Community rebuilds Grimsby

Prjoect aims to create quality jobs and homes

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A retired businessman who began work as a teacher in the late 1960s on Grimsby’s East Marsh has joined with a local residents group to try to create long-term, well-paid skilled jobs that will revitalise the local economy and community pride.

After a 20 year education career, Peter Rowley established his own manufacturing company, employing 40 people.

Throughout his working life, Rowley, who sold his business seven years ago, warned that a lack of investment in skills training was damaging Britain’s industrial base, leading to a long term decline in manufacturing.

Working-class pride

Now he has linked up with local community group East Marsh United (EMU) to set up a construction training centre, offering apprenticeships to local people who will also refurbish and build much needed housing.

Rowley witnessed the collapse of Grimsby’s fishing industry. Scotsman Bruce Forbes, an East Marsh resident of 42 years, first went to sea in 1970. “The pay rates were never good but jobs were plentiful,” said Forbes. “That helped breed a working-class community that prided itself on being self-sufficient and supportive of each other. The death of the fishing industry created high levels of unemployment, crime, antisocial behaviour and drug use.”

Late last year, Rowley published Class Work, a book examining an economy “on a roller-coaster as seen through the eyes of Grimsby school leavers from the 1970s to the present”. Their life experiences are mirrored in many northern towns.

In the book Rowley interviewed Tony McLernon, a former pupil who became a training provider, lately with North East Lincolnshire Council. McLernon admitted: “Looking at Grimsby today it is hard not to be negative.”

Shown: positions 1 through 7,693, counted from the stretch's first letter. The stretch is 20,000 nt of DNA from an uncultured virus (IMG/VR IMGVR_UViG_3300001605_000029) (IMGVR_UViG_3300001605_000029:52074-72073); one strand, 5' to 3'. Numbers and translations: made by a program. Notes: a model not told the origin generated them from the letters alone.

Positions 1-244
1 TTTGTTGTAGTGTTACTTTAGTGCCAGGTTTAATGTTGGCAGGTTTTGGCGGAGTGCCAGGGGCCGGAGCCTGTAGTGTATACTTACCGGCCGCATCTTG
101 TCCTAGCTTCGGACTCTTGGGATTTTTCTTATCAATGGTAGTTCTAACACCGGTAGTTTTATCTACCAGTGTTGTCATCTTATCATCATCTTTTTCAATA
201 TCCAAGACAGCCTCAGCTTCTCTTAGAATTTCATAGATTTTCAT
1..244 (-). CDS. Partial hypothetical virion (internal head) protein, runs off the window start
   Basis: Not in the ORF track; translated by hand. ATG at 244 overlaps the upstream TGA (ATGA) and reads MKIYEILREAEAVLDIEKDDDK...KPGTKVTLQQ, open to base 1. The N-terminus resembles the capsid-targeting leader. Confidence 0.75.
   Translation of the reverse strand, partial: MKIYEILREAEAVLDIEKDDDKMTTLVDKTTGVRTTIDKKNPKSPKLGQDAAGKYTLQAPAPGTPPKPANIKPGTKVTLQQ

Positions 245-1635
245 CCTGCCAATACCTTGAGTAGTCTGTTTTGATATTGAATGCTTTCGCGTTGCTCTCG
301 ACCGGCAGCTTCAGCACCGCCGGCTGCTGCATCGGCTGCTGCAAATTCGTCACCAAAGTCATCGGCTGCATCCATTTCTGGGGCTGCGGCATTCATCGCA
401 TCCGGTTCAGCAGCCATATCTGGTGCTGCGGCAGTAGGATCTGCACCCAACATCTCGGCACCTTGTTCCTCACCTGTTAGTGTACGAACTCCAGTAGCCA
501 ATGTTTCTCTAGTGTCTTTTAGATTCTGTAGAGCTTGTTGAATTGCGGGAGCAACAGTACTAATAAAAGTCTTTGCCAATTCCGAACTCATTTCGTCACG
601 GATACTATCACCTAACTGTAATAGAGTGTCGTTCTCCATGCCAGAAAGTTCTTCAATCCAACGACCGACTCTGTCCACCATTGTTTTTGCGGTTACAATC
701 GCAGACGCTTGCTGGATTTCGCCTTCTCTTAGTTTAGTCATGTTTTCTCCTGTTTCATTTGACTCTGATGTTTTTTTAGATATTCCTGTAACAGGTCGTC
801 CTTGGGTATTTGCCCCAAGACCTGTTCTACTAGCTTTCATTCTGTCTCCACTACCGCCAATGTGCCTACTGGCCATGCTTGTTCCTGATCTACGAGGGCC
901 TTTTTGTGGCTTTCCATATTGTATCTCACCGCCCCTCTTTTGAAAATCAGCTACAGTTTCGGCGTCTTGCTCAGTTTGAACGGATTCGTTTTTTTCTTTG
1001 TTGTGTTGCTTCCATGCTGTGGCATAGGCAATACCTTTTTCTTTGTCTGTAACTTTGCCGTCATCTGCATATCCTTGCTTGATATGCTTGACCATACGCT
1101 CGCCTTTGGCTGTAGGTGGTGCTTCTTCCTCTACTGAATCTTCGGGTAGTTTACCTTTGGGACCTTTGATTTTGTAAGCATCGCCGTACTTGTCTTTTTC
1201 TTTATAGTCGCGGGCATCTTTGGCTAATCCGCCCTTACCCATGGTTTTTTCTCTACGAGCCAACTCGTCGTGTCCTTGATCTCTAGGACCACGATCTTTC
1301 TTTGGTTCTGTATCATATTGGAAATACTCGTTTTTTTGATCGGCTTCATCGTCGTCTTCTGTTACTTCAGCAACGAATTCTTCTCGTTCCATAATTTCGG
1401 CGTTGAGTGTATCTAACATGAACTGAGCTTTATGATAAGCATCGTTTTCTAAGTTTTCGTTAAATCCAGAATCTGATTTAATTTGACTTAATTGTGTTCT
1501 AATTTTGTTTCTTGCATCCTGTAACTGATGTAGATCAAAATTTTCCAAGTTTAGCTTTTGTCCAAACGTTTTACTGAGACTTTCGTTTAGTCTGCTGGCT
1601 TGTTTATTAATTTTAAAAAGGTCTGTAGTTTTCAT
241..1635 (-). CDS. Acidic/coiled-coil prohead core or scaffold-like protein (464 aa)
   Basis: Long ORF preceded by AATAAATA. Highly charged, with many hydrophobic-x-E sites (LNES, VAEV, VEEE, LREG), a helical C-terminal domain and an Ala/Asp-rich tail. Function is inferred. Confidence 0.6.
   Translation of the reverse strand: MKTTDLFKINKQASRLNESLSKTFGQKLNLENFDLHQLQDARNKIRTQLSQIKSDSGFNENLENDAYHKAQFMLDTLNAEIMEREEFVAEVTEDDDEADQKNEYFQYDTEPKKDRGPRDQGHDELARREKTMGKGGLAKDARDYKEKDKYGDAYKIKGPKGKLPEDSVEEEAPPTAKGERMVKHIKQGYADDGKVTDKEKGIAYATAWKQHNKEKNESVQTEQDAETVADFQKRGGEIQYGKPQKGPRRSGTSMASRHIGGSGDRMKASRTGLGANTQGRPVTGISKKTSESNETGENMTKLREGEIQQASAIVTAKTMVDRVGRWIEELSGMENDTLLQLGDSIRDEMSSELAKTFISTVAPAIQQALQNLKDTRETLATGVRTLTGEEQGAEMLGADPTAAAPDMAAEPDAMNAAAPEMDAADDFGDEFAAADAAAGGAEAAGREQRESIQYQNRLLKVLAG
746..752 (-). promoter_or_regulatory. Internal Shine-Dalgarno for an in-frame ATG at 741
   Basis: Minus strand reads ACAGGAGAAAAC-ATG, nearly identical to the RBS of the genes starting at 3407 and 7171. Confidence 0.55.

“Out of control”

This downbeat assessment was being mirrored in the summer of 2017 on the boarded-up East Marsh streets, where, according to resident Billy Dasein, a former teacher, things were “out of control. Residents feared leaving their homes because of antisocial behaviour and drug dealing.”

EMU was then formed with the backing of Canon John Ellis, an inspirational character who has run the local Shalom Youth Centre next to his church since 1971.

Ellis outlined his experiences in Chicago at the Lawndale Community Church, where residents transformed their rundown area by purchasing houses and transforming them using construction teams they had trained. Newly moved-in couples completed the indoor decorations.

Dasein, who joined EMU, said: “People want decent homes, employment and interesting things to do. It is hard getting motivated when you see a rundown neighbourhood. We first cleared up the litter. Flower baskets were hung up. Children now help water them. We have developed relationships with the council and police.

“When Peter and Tony joined EMU, which has around 20 activists, our horizons expanded. We are conducting a Community Asset Transfer from the council of all of the abandoned Edwardian Holme Hill school. This will house a construction training centre and multi-skilled apprenticeships can be created, all EMU-employed.”

Rowley, who describes himself as a socialist, added: “We have secured £200k of funding to deliver a community housing project. We will buy two houses and refurbish them using an initial group of six apprentices. We will then leverage in additional funds in order to complete a further 40 houses and complete our recruitment of the full apprenticeship cohort of 18.”

EMU has partnered with Doorstep, a charity that acts as a social and ethical landlord to house young people and deliver support. It has given EMU the maintenance contract on all its East Marsh property portfolio. All the refurbished properties will be rented out. The aim is to provide a real alternative to the absentee landlords who are all too prevalent in the area.

“In addition we are linking with a Hull-based national charity which specialises in providing workspace for young people in business start-ups and routes into self-employment,” said Rowley. “They wish to rent space from us. We have bid for some very significant projects.

“Tony is a lifelong friend whose training sector knowledge is vital. I have always had a big feeling for this area and want to aid what was once a fantastic community. This is a 20-year rebuilding project to provide training that should lead to permanent jobs. In turn this will revitalise the East Marsh.”

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